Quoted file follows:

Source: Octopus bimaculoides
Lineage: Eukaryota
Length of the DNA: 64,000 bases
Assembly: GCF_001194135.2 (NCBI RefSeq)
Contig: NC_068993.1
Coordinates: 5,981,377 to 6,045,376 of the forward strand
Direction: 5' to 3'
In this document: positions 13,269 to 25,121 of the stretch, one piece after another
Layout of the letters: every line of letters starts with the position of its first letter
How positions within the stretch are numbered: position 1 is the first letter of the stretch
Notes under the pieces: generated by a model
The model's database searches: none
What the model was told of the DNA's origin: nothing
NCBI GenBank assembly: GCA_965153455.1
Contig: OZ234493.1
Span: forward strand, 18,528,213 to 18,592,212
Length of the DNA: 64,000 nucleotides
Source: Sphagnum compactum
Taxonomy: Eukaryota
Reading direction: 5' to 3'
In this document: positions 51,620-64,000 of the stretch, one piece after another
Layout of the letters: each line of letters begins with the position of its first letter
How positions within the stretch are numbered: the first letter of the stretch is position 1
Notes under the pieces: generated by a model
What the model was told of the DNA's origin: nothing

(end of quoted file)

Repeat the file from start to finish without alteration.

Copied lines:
Source: Octopus bimaculoides
Lineage: Eukaryota
Length of the DNA: 64,000 bases
Assembly: GCF_001194135.2 (NCBI RefSeq)
Contig: NC_068993.1
Coordinates: 5,981,377 to 6,045,376 of the forward strand
Direction: 5' to 3'
In this document: positions 13,269 to 25,121 of the stretch, one piece after another
Layout of the letters: every line of letters starts with the position of its first letter
How positions within the stretch are numbered: position 1 is the first letter of the stretch
Notes under the pieces: generated by a model
The model's database searches: none
What the model was told of the DNA's origin: nothing
NCBI GenBank assembly: GCA_965153455.1
Contig: OZ234493.1
Span: forward strand, 18,528,213 to 18,592,212
Length of the DNA: 64,000 nucleotides
Source: Sphagnum compactum
Taxonomy: Eukaryota
Reading direction: 5' to 3'
In this document: positions 51,620-64,000 of the stretch, one piece after another
Layout of the letters: each line of letters begins with the position of its first letter
How positions within the stretch are numbered: the first letter of the stretch is position 1
Notes under the pieces: generated by a model
What the model was told of the DNA's origin: nothing